In addition to the exhibits in the Wiegand Gallery, the Western Folklife Center will also present the National Cowboy Poetry Gathering Student Art Show in the G Three Bar Theater. This installation of Elko County student artwork showcases the talents of students from kindergarten through high school. This year's National Cowboy Poetry Gathering theme, "The New West: Grabbing the Future by the Horns," has inspired a wide range of creative expression, from plaster masks to photography to drawings and collages.

The purpose of the National Cowboy Poetry Gathering -- known simply as "Elko" to many -- is to present and preserve the traditional and contemporary arts created by people living close to the land in the American West. Through poetry, music, stories, handcrafted gear, film, photography, food and more, the Western Folklife Center strives to convey the richness as well as the challenges of rural life in the West. In recent years, discussions of rural issues have become an integral part of the Gathering, as leaders in the conservation movement have come together with ranchers to find much common ground in an atmosphere of collaboration and concern for the future of the West.

Started in 1985 by a small group of folklorists, poets and musicians, the National Cowboy Poetry Gathering has become an annual ritual for thousands of people who value and practice the artistic traditions of the region, and are concerned about the present and future of the West. Hundreds of cowboy poetry gatherings have since taken hold across the West and the nation over the last 23 years, as the Elko Gathering has reinvigorated a tradition that never ceased to be a part of the lives of cowboys, ranchers and rural westerners. In 2000, the U.S. Senate recognized the cultural value of this tradition and the event responsible for its renaissance when it passed a resolution naming the Elko Gathering the "National" Cowboy Poetry Gathering.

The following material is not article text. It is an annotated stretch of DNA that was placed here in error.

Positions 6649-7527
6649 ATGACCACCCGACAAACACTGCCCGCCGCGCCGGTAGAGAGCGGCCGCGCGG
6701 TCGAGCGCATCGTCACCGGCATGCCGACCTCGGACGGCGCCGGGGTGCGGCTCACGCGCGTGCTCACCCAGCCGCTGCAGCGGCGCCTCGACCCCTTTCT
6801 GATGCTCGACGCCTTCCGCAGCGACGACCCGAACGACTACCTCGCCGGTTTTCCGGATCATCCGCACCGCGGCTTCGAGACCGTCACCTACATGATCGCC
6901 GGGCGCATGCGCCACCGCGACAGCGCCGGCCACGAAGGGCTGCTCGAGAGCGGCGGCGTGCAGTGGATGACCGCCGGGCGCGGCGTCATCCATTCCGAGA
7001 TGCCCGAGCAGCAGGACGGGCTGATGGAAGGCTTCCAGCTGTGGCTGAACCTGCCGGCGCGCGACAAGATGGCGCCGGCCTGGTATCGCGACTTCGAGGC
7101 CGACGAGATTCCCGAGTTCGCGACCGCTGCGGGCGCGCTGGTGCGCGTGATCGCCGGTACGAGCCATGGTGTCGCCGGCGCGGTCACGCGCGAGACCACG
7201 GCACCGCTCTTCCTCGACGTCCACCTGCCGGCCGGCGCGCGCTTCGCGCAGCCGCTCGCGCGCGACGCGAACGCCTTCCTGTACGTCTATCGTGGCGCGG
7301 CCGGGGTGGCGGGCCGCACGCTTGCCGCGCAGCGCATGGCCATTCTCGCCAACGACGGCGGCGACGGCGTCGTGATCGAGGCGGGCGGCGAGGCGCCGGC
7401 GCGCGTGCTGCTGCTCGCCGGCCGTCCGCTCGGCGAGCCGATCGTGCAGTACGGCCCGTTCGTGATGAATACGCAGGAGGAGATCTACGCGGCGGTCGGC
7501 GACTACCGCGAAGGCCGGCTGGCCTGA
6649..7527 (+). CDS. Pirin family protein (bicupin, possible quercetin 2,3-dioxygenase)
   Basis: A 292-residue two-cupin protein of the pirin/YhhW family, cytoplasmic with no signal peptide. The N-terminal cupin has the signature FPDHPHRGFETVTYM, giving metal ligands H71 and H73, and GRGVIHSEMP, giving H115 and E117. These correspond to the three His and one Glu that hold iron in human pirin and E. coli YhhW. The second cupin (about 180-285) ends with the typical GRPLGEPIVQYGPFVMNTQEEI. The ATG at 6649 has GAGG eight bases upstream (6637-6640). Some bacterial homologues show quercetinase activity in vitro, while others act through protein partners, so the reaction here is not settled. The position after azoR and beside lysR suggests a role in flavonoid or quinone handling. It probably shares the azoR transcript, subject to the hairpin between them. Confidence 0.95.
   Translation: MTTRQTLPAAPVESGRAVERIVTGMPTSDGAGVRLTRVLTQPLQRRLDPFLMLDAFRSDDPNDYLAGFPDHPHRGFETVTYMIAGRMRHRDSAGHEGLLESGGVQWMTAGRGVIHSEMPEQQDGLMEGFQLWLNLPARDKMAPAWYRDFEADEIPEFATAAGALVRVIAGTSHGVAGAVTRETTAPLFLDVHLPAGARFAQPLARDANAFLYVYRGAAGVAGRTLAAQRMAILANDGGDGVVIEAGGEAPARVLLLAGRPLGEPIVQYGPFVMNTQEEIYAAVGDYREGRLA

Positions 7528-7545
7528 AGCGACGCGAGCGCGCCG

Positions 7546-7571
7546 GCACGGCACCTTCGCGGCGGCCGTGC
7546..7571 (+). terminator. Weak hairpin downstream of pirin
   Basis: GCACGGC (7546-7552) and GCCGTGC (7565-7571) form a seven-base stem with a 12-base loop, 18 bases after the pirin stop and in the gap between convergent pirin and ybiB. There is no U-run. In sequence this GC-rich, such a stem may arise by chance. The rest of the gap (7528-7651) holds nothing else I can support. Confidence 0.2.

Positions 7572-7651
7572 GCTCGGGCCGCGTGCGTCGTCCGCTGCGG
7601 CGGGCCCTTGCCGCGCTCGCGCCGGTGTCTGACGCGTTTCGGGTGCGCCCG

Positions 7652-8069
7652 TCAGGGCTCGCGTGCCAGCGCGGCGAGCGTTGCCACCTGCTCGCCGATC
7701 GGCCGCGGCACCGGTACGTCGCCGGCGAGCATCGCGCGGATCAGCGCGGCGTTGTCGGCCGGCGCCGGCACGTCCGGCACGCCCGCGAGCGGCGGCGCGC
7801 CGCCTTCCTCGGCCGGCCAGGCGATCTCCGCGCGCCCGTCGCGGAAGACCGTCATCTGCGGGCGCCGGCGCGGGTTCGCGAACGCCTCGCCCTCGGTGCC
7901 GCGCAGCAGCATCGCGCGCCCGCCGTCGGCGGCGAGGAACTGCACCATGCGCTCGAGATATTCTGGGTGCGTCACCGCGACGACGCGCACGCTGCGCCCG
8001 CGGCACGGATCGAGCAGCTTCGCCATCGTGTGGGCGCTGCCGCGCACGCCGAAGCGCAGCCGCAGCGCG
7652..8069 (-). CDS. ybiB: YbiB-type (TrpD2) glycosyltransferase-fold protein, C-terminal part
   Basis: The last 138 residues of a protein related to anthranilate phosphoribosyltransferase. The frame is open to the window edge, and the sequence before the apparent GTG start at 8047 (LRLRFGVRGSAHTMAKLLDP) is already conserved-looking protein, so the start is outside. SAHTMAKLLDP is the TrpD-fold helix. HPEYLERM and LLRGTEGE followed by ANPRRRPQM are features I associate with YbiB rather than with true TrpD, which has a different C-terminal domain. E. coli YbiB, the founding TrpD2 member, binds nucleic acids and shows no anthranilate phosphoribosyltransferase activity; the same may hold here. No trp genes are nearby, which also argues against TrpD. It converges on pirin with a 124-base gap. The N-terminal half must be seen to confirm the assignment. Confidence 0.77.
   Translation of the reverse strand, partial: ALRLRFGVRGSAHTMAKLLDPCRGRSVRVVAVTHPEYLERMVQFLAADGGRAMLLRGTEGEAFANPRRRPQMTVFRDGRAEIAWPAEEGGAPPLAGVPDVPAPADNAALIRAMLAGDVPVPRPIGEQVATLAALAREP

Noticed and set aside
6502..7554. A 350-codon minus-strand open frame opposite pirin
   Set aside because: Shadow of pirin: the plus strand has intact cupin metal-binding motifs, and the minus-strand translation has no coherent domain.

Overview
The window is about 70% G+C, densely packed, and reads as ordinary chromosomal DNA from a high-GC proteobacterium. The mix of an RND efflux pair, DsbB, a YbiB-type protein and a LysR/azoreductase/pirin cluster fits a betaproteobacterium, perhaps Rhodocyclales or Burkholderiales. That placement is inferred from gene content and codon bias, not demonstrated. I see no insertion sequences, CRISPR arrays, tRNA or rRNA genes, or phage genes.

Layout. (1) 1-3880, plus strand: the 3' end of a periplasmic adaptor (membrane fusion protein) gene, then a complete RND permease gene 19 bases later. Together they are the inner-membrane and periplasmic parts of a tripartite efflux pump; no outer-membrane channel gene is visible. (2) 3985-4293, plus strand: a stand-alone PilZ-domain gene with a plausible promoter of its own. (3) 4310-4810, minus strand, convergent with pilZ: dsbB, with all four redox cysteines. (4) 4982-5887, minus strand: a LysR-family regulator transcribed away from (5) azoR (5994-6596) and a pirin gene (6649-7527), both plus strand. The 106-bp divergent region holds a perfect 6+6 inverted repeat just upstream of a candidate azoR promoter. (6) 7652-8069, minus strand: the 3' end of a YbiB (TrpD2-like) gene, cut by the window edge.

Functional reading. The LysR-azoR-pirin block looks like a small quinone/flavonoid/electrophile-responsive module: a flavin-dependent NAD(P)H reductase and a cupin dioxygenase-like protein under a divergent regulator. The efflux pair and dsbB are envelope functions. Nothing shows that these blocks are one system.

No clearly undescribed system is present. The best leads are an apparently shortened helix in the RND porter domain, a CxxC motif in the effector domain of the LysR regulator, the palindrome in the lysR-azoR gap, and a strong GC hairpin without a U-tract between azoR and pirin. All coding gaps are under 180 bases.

The Gathering will feature performances by close to 60 poets, musicians and musical groups, including new faces and returning favorites. Special exhibits, workshops, films, lectures, panel discussions, ranch dances and late-night jam sessions, all contribute to the depth, richness and authenticity of this one-of-a-kind event. For more information about the National Cowboy Poetry Gathering, please visit the Western Folklife Center website at www.westernfolklife.org.

Major sponsors of the Gathering include the Bretzlaff Foundation, City of Elko, Community Foundation of Southern Arizona, Elko County Recreation Board, Ford Foundation, International Game Technology, National Endowment for the Arts, Nevada Commission on Tourism, Nevada Humanities, Nevada Arts Council, The Southwest Center at the University of Arizona, the Wallace Foundation, and many more.

The mission of the Western Folklife Center is to enhance the vitality of American life through the experience, understanding, and appreciation of the diverse cultural heritage of the American West.